Published Sunday, April 22, 2007 30 'SUB'STANTIAL YEARS
The Hoagie Heroes
By Kyle Kennedy The Ledger
Dean and Kay Shimer have a different kind of success story.
One where their sandwich shop business got off to a fast start and grew so rapidly that it seemed poised to become a homegrown phenomenon.
But the Shimers' story is about the things they wanted more than money, and how they spent three decades in business and landed back at square one, with almost no regrets.
"When we opened up the door, for several weeks people didn't know what a submarine was," said Dean Shimer, owner of Lakeland's Subs 'n Such, which celebrated its 30th anniversary last week. "It's hard when I think of '30 years.' It feels like it's been eight."
Shimer once had as many as seven Subs 'n Such locations in PolkCounty, while former partner John McKee also had a handful of area shops bearing the same name. But today, only the original stands at 1008 S. Florida Ave., in the Dixieland Historic District.
The compact, low-slung building is ringed by a shady patio adorned with flower boxes and small American flags. Inside, Art Deco style lights hang from the ceiling while diners sit at the wraparound counter and order from a narrow opening flanked by thick chrome pipes.
There are parts of the shop that seem like nostalgic throwbacks, but mostly, it just feels comfortable.
When Dean Shimer says he chose this setting after five years behind a desk as an Orlando accountant, it makes sense.
"I saw my life go by in a cubicle. Although it was great to have that knowledge from being in accounting, there were few mornings where I would wake up and not hate going to work," said the Pennsylvania native and Florida Southern College graduate. "This is a bigger cubicle, but it's more fun."
Shimer found a kindred spirit in McKee, his fraternity brother from FSC who was toiling away at a title company. He also had some restaurant experience to draw upon, having spent high school working at his dad's soda fountain in Allentown, Pa.
On April 16, 1977, Shimer and McKee opened Subs 'n Such on a sparse budget in a market practically void of competition. Subway, the international franchise giant, was hardly the national powerhouse it is today, having just expanded outside its home state of Connecticut into Massachusetts two years before.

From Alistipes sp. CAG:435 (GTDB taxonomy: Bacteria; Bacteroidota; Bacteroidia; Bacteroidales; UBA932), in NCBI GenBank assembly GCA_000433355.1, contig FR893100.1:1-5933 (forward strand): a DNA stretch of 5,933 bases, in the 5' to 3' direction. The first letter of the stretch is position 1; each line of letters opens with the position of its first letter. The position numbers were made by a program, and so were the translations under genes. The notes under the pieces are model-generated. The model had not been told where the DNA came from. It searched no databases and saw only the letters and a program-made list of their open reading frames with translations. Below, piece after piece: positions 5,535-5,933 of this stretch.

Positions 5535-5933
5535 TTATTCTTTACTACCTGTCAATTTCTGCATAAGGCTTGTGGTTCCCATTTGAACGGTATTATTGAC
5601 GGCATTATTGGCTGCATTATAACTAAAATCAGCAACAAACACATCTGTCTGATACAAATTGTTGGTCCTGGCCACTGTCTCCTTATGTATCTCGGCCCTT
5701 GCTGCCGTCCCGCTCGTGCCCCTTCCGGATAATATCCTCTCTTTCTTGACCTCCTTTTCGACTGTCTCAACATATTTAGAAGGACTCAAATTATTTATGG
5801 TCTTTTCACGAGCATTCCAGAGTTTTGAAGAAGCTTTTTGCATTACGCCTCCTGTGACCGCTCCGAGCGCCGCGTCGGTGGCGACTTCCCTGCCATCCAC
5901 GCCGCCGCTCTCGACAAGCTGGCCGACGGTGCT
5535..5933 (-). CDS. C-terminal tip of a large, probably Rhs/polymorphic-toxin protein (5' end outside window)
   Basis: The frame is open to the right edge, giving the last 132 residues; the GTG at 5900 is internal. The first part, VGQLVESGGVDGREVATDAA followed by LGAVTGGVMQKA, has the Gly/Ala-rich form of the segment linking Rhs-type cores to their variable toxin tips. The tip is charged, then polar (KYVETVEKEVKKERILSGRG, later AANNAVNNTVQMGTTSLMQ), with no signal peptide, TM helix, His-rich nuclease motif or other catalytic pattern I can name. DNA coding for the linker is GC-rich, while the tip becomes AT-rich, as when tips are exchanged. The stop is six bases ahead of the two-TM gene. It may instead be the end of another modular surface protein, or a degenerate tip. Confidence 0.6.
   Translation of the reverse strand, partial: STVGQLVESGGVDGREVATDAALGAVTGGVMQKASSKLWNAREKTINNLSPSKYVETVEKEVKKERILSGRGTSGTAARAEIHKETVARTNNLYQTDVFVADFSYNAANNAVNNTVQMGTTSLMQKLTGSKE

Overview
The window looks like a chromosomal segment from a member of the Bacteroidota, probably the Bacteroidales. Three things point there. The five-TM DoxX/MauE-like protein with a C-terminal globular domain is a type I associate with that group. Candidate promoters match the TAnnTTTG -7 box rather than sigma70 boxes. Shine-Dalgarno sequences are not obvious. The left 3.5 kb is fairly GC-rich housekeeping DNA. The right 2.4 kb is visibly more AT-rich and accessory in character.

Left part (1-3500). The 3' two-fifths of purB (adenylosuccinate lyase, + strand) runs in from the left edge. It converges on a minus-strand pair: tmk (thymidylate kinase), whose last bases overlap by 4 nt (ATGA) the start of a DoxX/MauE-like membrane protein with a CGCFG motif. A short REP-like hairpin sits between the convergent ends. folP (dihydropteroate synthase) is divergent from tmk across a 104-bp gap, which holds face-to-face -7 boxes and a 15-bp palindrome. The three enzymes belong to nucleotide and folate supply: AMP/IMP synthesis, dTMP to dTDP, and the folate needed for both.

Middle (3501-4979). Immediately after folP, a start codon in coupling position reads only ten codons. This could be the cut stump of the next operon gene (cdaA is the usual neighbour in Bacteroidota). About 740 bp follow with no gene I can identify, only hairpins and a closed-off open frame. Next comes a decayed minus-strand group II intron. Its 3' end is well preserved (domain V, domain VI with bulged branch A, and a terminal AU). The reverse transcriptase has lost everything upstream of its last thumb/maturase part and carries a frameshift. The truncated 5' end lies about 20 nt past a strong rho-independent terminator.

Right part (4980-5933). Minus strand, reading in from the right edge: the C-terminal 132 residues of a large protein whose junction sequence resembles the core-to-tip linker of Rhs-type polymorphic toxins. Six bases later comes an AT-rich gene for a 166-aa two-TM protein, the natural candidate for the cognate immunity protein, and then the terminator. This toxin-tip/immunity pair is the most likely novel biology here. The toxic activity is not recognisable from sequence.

"I grew up in an area where hoagie shops were very prevalent. This type of food was common," Shimer said. "The first day we opened up we had tons of steak cooked, we had hot dogs. We thought we were going to knock 'em dead. But at the end of the day I think we had $100, and we stayed open till 11.
"Two or three weeks later, though, it was like a flood. It was like we were giving away gold."
Shimer and McKee took that as a good sign and readied for an expansion, opening their second location that summer on Combee Road. A North Lakeland site followed within a few months, then a South Lakeland location in December 1978.
The summer before, an employee referred Lakeland native Kay Miller for a nighttime position. When Shimer and McKee parted ways in 1978 and split the chain's locations and employees, she continued working with the man who would ultimately become her husband of 26 years.
"I was in the plant business, I loved it. This wasn't anything I thought I would ever do," said Kay Shimer, who studied horticulture at FSC and worked at Peterson Nursery in Lakeland. "But every day here is a good day."
The Shimers forged ahead with more shops, adding four Lakeland sites and a Bartow location during the 1980s. But during that time, they also had two children, son Dean in 1982 and daughter Caitlin in 1985.
The Shimers found themselves trying to balance the demands of parenthood with those of being entrepreneurs.
"It's a tough thing to run seven shops. I didn't have them, they had me," Dean said. "It comes to a point where it's, 'Do you want to work 70 to 80 hours, or do you want to have a life?' We chose the latter, and I have no regrets."
Well, maybe one.
"The only regret I have is I never franchised, because we are marketable," Shimer said.
The couple pulled the plug on an Edgewood Drive location about 1992. Three more were gone by 1998 and the rest weren't far behind. But while business dwindled, the Shimers were attending their son's soccer games and daughter's cello recitals.
Caitlin, a senior at the University of Richmond, will enter law school this fall at GeorgeWashingtonUniversity. About the same time, Dean will graduate from the University of North Florida with a degree in finance and real estate.
"I have two wonderful children because we put the time in," Shimer said. "I would love for my son to get in the business and we could expand again, but I wouldn't force him."
Dean said he has a lot to be thankful for. Some of his current customers have been frequenting Subs 'n Such since the first week.
"This place is jammed up at ," said Paul Body, a Plant City resident and Subs 'n Such customer of nearly 20 years. "They do sincerely have the best subs in town. They overload them. It's amazing what they do."
One afternoon a few days after the anniversary, Dean and Kay are engaged in their usual routine: swapping places behind the register, straightening up in the dining area, interviewing an applicant, talking with customers like old friends. Open six days a week, the restaurant recently added breakfast, starting at during the week and on Saturday.
"We go on vacation a lot and we travel but we never hate to come back to work," Kay says.
Dean emerges from the back and returns to the counter, glancing out the windows at the traffic on South Florida Avenue.
"I don't need the accolades. I've done something I loved and I've had a great life. I got to call my own shots," he said. "Does it sound like I like the business? I do. I hope to do it forever."